Meanwhile, the Saudis will continue to ignore Trump's demand to boost output: File Image/Pixabay
Presumably to the ire of U.S. president Donald Trump, who on Thursday caused headlines by tweeting that the Organization of the Petroleum Exporting Countries (OPEC) must turn on the taps and force crude prices down, oil on Friday rose again - albeit modestly.
As of 0100 GMT, West Texas Intermediate was up 24 cents at $59.54 per barrel; Brent crude futures had yet to trade, but Friday's preliminary showing demonstrated yet again that the commodity has come a long way since the doldrums of 2018.
This much was conceded by Ole Hansen, head of commodity strategy at Saxo Bank, who remarked, "Production cuts from the OPEC+ group of producers have been the main reason for the dramatic recovery since the 38 percent price slump seen during the final quarter of last year.
Ole Hansen, head of commodity strategy, Saxo Bank
The biggest short-term risk to the oil market is likely to be driven by renewed stock market weakness
"In fact, the recovery has been so strong and swift that WTI is currently heading towards its biggest quarterly gain – currently 32 percent – since Q2 2009, when the recovery from the global financial crisis saw it jump by more than 40 percent."
Of course, the U.S. sanctions against Venezuela and Iran are also supporting prices, and Hansen pointed out that the only real threat to crude is stock market volatility due to signs of a global economic slowdown.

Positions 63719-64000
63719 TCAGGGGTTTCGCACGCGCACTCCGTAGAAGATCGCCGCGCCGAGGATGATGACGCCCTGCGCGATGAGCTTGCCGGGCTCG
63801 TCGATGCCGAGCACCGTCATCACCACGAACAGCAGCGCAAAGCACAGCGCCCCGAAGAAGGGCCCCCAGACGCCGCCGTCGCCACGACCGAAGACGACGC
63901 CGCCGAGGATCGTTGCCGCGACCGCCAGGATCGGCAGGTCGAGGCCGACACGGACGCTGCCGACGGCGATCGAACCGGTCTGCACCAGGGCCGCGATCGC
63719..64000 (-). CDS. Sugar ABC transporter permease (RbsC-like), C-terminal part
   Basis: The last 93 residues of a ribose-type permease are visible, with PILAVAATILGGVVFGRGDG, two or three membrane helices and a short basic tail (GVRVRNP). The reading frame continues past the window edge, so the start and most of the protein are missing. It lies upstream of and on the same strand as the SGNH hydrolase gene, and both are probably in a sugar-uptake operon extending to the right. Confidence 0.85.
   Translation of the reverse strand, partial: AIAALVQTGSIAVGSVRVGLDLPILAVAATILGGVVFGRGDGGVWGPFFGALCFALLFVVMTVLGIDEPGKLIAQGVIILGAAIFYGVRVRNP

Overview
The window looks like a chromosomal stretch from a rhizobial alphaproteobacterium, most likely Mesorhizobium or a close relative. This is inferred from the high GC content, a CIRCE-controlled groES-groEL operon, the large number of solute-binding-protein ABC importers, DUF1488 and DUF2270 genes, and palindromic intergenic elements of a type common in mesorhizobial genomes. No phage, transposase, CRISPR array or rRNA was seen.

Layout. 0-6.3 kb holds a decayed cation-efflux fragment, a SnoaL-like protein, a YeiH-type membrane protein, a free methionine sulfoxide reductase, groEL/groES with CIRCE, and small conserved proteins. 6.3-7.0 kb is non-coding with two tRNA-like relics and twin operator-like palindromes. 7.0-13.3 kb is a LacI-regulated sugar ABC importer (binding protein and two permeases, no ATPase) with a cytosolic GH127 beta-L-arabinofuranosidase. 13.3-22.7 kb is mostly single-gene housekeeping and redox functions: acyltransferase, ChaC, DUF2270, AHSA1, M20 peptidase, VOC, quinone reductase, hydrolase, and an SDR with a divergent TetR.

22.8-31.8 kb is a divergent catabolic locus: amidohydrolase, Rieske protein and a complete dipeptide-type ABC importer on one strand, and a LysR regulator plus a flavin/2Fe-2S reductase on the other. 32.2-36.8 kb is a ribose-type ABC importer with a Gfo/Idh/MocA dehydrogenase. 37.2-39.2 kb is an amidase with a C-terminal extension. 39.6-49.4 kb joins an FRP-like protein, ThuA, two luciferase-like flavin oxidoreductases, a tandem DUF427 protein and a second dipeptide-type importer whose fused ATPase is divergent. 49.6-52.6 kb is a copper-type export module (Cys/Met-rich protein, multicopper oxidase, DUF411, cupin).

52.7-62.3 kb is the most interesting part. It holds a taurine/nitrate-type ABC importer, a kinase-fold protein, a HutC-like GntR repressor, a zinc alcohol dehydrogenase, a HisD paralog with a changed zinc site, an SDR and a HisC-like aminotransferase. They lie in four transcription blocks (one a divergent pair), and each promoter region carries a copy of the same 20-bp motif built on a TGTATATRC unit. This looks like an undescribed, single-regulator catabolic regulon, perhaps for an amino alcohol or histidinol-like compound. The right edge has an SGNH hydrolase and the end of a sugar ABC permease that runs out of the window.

He said, "The biggest short-term risk to the oil market is likely to be driven by renewed stock market weakness" - even though as Bank of America has pointed out, a slowdown of any significance wouldn't occur until 2020.
Meanwhile, some pundits are predicting a collision course between OPEC's de facto leader, Saudi Arabia, and the White House, which would likely be another influence on crude traders in the near term.
Following Trump's latest warning to OPEC, Stephen Brennock, oil analyst at PVM Oil Associates, stated in a research note published Friday that the collision will occur because the Saudis will continue to ignore the president's complaint about rising prices.
He wrote, "The past few weeks has taught us that president Trump's oil price 'tolerance threshold' is in the high $60s; a sustained move into the $70s basis Brent therefore risks putting the Saudis in the firing line for a dose of ever-increasing Trump pressure."
Brennock went on to argue that every dollar above $70 would help improve the kingdom's financial position (it reportedly needs oil in the $80s to balance its budget), and for that reason it "goes without saying" that it will continue to limit output and thus prop up prices.
Of course, analysts have long pointed out that the behemoth of U.S. production could somewhat offset OPEC's trajectory, and fresh data from the Energy Information Administration shows that producers are still firing on all cylinders: on Friday the EIA revealed that American energy companies pumped 11.871 million barrels per day (bpd) in January, down only slightly from the record 11.961 million bpd pumped in December.